No matter your reason for seeking therapy, you’ll typically have better success when you have a good working relationship with your therapist. To put it another way, it helps to have a therapist you can trust *not* to:
- privately look down on what they consider your “lifestyle choices”
- guide you toward socially sanctioned binary gender roles
- assume the gender of your romantic partner based on your gender
- misgender you every session
Pride Counseling helps you avoid this stigma and judgment by connecting you with mental health professionals who provide inclusive, affirming support. They won’t just acknowledge your identity — they’ll offer compassion and acceptance.
Pros of Pride Counseling
- All therapists have at minimum 3 years and 1,000 hours of experience providing therapy.
- Therapists have their own areas of expertise, but they also specialize in providing LGBTQIA+ affirming support.
- Pride Counseling therapists have a range of specialties and credentials.
- You pay less per week than you’d generally pay for most in-person therapy sessions.
- You have the option to switch therapists.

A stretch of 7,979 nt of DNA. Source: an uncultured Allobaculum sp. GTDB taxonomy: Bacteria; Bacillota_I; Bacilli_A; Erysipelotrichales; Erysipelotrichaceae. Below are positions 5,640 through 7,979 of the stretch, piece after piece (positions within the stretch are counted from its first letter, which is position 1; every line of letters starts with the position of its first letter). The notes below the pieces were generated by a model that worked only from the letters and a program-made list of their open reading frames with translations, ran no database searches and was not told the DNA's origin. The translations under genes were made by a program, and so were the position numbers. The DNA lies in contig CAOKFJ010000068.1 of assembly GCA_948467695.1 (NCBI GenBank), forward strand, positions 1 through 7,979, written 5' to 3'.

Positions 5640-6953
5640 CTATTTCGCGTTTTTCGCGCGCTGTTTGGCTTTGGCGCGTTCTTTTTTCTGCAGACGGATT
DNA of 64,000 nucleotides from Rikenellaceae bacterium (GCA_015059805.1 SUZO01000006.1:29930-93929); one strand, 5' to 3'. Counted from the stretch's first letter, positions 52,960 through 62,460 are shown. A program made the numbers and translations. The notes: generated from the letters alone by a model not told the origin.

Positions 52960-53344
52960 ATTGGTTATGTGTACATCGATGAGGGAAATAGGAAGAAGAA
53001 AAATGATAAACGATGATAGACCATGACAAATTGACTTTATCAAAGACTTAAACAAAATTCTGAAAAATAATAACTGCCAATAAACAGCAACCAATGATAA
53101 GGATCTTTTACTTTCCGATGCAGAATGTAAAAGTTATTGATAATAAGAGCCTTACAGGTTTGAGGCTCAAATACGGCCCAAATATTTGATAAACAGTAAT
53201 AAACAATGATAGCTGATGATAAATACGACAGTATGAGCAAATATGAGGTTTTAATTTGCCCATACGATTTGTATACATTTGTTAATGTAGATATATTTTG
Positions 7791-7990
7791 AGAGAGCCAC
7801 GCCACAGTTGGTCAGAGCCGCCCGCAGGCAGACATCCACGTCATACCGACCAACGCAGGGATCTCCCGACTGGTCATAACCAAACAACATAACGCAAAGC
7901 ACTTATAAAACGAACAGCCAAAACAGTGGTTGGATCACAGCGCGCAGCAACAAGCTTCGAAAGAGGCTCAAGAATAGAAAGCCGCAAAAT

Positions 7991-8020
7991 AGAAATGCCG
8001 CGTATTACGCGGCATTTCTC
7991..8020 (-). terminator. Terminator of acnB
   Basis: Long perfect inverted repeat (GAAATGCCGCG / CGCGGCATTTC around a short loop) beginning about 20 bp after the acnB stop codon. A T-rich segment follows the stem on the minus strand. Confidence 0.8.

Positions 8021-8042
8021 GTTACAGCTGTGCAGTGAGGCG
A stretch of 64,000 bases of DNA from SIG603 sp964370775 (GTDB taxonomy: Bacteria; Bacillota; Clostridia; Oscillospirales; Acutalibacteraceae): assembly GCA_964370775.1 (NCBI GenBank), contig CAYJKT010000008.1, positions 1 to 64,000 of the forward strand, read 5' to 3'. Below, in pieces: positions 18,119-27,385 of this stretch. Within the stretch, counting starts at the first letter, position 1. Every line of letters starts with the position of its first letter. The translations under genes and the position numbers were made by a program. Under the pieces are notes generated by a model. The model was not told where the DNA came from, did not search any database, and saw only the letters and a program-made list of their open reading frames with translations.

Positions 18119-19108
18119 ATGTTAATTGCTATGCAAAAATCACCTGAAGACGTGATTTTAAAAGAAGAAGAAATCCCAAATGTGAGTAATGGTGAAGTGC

- You can connect with your therapist via phone, video, instant messaging, or live chat.
Cons of Pride Counseling
- Not all therapists will write recommendations for gender affirming surgery or hormone therapy. They may recommend connecting with a therapist in person to get this recommendation.
- Therapists can’t prescribe medication or give an official mental health diagnosis.
- Therapists typically can’t provide support for more serious mental health conditions, including schizophrenia or bipolar disorder.
- Pride Counseling doesn’t accept insurance.
Once you are matched with a therapist, Pride Counseling services can be accessed in a few different ways to suit your needs and comfort level.
- Exchanging messages. You and your therapist can exchange messages in a secure, private “room” that you can access 24/7. You will write about yourself and any concerns and questions you have. Your therapist will read and respond with questions and guidance and you’ll receive an email notification letting you know they’ve messaged you.
- Live chat. This method lets you have a real-time, virtual conversation with your therapist. Your chat session needs to be scheduled in advance. When it’s time for your chat, you’ll log in and start typing.